Small B.C. food businesses are accessing customized training, coaching, business planning and implementation support through the Food Business Refresh Program, and the results are being served in Kelowna.
Queen B Kettle Korn is a family-owned popcorn company based in Kelowna that started in 2002. Its products are crafted using non-genetically modified organism (GMO) popcorn and gluten-free ingredients, which can be found in many grocery stores, retailers and at markets throughout B.C. For Johanna Faccini and her family, COVID-19 presented a series of new challenges that forced their small business to adapt.
“For years, I’ve been making celebration-worthy popcorn with quality ingredients and selling it year-round in several Okanagan stores, and through hotels and fruit stands in the summer,” Faccini said. “In 2019, I moved into a shared space with a non-competing food processor who had to close due to the pandemic. Sales dropped due to the COVID-19 market impact, and now being the lone tenant, it got overwhelming trying to decide the best way to stay in business.”
In partnership with the Small-Scale Food Processing Association and Western Economic Diversification Canada, the Food Business Refresh Program is a $650,000 cost-shared program helping local businesses find new opportunities and pivot from markets disrupted by COVID-19. Launched in October 2020, the program helps participants access mentorship services like business coaching and food industry expertise, along with implementation support to help small businesses adapt to the changing conditions of the pandemic.
“The Refresh Program coaches, information, expert advice and resources are exceptional,” Faccini said. “The program helped me identify my strengths and understand how I can take advantage of my installed capacity, brand and market trends to increase sales. To accomplish this, I learned that I need to develop a marketing strategy and promotional materials to increase visibility. This will help lead to more sales locally and assist in attracting distributors and wholesalers outside the Okanagan Valley.”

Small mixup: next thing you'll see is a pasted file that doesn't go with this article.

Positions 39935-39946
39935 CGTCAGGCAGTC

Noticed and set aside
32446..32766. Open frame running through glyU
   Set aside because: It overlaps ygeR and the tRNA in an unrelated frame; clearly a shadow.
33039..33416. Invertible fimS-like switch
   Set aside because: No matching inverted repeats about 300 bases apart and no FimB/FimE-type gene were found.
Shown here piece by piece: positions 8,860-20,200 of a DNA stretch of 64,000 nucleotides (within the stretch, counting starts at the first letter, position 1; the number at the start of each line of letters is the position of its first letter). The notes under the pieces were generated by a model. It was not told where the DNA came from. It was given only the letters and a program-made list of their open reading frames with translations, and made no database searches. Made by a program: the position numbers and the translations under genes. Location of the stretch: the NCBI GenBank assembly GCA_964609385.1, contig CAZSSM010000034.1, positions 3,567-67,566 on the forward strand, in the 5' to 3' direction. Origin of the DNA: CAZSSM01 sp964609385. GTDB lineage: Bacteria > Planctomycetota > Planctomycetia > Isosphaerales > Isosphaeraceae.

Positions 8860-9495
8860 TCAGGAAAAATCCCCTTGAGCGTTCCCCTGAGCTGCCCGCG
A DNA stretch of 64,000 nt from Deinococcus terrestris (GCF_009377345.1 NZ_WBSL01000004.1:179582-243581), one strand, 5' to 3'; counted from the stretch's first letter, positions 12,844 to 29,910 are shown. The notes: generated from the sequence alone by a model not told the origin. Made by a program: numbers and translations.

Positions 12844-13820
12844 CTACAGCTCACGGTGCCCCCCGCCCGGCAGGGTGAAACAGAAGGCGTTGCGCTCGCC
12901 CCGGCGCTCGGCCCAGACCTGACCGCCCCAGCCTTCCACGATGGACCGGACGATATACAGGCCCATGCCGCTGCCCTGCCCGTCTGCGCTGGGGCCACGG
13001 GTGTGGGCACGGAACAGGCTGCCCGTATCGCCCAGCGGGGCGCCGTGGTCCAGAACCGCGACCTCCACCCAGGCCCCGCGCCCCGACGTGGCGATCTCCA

Lana Popham, Minister of Agriculture, Food and Fisheries, said, “Throughout the pandemic, farmers, fishers and food and beverage processors have shown incredible resilience by adapting their businesses to keep communities fed, employed and safe. I’m proud of the local success stories we’re seeing through the Food Business Refresh Program as businesses develop new ways for people to enjoy made-in-B.C. food that helps strengthen our food security and our local economies.”
This funding is part of B.C.’s $10-billion COVID-19 response, which includes StrongerBC: BC’s Economic Recovery Plan that protects people’s health and livelihoods while supporting businesses and communities.
- Since the program launched in October 2020, more than 70 small businesses have benefited from the Refresh Program.
- The Province has invested approximately $550,000 through the Food Business Refresh Program to strengthen small businesses in B.C., with an additional $100,000 provided by Western Economic Diversification Canada.
- B.C.'s food and beverage processing industry has almost 3,000 establishments and is the second-largest manufacturing sector in the province.
- In 2019, sales were up $700 million to a record $10.5 billion.
- In 2019, there were 35,700 food and beverage processing jobs in B.C.
For more information about Queen B Kettle Korn, visit: http://queenbpopcorn.ca
For more information about the Food Business Refresh Program, visit: https://www.foodbusinessrefresh.ca/
For more information about StrongerBC, visit: https://strongerbc.gov.bc.ca/